by BILL ARCHER
Bluefield Daily Telegraph
There was a lot at stake on Wednesday when members of the King Coal Highway Authority rode a bus to Washington, D.C., to meet with congressional representatives. For years, authority members have been touting the economic development potential that a new highway would have on southern West Virginia, but after a difficult winter with existing roads taking a tremendous beating, the authority focused on safety concerns on their visit.
“We’re going to keep coming up here,” Tom Hall, president of the King Coal Highway Association said as the bus was stuck in traffic on I-66 coming out of the nation’s capital. “We do it because if we don’t, it would be fatal to that highway project.”
“I think all of our elected officials understand,” Marc Meachum, president and chief executive officer of the Greater Bluefield Chamber of Commerce said. Meachum is a member of the authority. “We know if we don’t do this — if we don’t keep coming up here and keep talking about this project — it will be forgotten. We have to have some better roads.”
Mike Mitchem, executive director of the authority, said that economic development has always been an important component of the authority’s initiative, but events in the past week have underscored the safety aspects that good roads would bring to the region.
“That’s a dangerous situation we have on Route 1 near Iaeger,” Mitchem said. “We discussed that with the legislators and I think they heard what we were saying. We weren’t here just to talk about the need for the completion of I-73/74.”
The delegation met with U.S. Senator Joe Manchin III, D-W.Va., U.S. Reps. Nick Rahall, D-W.Va., and Shelley Moore Capito, R-W.Va. Reps. Capito and Rahall each issued statements about the visits before the delegation even made it off the Beltway.
“King Coal Highway Authority members, business, industry, labor and I are all on the same track: road building speeds short and long-term job creation,” Rahall was quoted in a press release as stating. “A bold, long-term fully funded federal transportation bill would be a big step in moving our state’s highway projects, like King Coal and Tolsia highways forward.”
“Investment in West Virginia’s highways is an investment in West Virginia’s economy,” Capito was quoted in a press release as stating. “Completing the King Coal Highway will help grow the economy, connect communities and ensure safer travel for everyone.”
Rahall is the top Democrat on the House Transportation and Infrastructure Committee. Capito is also a member of the same House committee.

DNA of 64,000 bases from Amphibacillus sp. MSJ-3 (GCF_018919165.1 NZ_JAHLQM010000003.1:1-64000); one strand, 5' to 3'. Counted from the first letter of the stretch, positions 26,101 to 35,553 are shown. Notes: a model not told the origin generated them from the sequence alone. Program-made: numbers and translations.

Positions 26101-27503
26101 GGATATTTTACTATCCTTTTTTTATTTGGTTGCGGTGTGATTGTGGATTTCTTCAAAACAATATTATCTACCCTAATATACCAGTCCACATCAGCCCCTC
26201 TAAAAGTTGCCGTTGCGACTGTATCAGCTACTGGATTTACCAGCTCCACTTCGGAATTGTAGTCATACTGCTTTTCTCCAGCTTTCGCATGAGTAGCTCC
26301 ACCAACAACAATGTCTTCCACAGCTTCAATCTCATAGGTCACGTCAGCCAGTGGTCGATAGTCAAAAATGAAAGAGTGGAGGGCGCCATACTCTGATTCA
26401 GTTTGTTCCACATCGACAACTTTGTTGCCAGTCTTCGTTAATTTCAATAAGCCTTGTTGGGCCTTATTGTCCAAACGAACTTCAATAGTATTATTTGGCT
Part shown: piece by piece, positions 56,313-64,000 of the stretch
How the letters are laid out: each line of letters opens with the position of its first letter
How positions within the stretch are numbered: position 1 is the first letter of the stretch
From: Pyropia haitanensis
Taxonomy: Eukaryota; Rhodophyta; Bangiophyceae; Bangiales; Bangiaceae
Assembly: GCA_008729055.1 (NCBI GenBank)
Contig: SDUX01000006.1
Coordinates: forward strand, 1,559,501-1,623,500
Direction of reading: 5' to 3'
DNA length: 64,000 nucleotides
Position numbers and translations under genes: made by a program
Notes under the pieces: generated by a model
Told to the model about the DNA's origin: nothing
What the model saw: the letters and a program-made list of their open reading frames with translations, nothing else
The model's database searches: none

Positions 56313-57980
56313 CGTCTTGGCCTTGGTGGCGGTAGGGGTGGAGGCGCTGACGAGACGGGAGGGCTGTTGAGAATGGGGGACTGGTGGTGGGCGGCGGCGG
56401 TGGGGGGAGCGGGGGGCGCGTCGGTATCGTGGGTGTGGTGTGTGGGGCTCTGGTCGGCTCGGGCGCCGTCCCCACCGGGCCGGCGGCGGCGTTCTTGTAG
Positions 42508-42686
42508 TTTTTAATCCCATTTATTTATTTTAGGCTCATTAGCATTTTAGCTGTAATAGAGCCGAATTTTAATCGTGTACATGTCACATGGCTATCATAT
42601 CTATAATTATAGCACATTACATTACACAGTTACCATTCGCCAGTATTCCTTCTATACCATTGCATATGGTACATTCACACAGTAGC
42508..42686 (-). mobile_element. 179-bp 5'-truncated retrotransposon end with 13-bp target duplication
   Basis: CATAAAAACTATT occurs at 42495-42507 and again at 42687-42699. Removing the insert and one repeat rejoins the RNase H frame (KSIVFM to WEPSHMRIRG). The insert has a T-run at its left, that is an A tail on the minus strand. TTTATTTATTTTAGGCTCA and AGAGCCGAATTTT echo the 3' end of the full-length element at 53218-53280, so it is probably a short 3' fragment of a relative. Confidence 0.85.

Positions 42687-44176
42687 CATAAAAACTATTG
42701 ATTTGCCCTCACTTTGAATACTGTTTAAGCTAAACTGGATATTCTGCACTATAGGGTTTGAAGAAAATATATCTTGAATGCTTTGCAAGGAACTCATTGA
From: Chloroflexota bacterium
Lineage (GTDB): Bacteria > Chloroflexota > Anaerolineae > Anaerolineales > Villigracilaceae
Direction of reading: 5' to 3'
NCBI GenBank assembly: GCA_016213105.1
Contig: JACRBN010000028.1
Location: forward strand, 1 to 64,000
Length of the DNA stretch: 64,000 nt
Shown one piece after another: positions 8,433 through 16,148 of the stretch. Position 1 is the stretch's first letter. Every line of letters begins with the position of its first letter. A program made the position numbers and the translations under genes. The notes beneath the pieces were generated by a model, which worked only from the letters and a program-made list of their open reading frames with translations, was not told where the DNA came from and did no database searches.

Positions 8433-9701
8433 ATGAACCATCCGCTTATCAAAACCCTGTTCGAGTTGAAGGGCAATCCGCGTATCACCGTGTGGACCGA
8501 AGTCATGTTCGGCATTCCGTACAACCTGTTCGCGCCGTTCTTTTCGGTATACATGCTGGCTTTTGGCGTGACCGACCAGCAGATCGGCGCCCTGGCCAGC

“We talked about the portion of the project from the Christine West Bridge to the Airport Road — both the completion of the project, and the possibility of completing a two-lane section of that road,” Mitchem said. “We talked about the completion of the King Coal/Coalfields Expressway interchange project at Indian Ridge as well as making a push for $25 million in funding from the TIGER Grant program for the Sharon Heights Connector project near Gilbert.”
Wilson Butt, a member of the authority, said that it is vital to the success of the project to get included in the state’s six-year plan. “With no congressional earmarks any more, if we don’t get placed on the six-year plan, we don’t have much hope of getting any funding. Doing away with congressional earmarks really hurt our representatives from being able to provide help to projects like this one.”
Still, Christine West expressed hope for the project. “I think the two-lane project from the West Bridge to Route 123 will give them some incentive,” West said. “I told Congressman Rahall that we will never give up on this project.”
Julie Ball, Mercer County Circuit Clerk, said that she was impressed by the bipartisan spirit among the state’s representative. “I think they’re really working hard for us,” Ball said. “I had a good feeling about it.” Ball said that she was impressed by the way all three — Manchin, Rahall and Capito — reacted to the situation in Iaeger.
“It’s a challenge to work for better roads, but we’re going to keep on working,” Ball said. “It’s an everyday battle.”
Hall said that congress will take up a new transportation bill in September. He said the authority will continue working with federal representatives as well as with the state to get the King Coal Highway included in the state’s six-year plan.
— Contact Bill Archer at firstname.lastname@example.org